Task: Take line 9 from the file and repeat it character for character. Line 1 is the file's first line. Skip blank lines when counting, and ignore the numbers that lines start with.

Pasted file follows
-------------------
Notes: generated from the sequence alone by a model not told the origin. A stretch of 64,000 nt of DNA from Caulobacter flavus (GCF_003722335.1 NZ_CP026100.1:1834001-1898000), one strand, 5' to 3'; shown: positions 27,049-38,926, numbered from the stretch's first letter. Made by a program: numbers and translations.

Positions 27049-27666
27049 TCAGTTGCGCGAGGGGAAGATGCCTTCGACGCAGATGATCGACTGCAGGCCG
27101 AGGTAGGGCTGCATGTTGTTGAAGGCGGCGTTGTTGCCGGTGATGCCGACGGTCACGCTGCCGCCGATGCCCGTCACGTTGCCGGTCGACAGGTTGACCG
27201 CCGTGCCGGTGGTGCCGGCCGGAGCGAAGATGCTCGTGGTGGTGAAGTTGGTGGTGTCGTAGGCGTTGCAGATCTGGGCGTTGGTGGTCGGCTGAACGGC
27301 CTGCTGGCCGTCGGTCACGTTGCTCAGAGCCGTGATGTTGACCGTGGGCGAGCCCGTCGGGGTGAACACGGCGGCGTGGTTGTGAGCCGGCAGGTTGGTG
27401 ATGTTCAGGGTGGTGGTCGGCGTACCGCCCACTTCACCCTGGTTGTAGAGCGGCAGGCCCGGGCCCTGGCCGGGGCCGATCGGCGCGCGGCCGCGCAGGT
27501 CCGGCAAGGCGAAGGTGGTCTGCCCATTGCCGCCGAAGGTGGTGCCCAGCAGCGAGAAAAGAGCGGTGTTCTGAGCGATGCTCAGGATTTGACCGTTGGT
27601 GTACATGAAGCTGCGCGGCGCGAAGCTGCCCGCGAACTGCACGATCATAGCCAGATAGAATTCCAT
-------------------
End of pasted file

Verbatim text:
27601 GTACATGAAGCTGCGCGGCGCGAAGCTGCCCGCGAACTGCACGATCATAGCCAGATAGAATTCCAT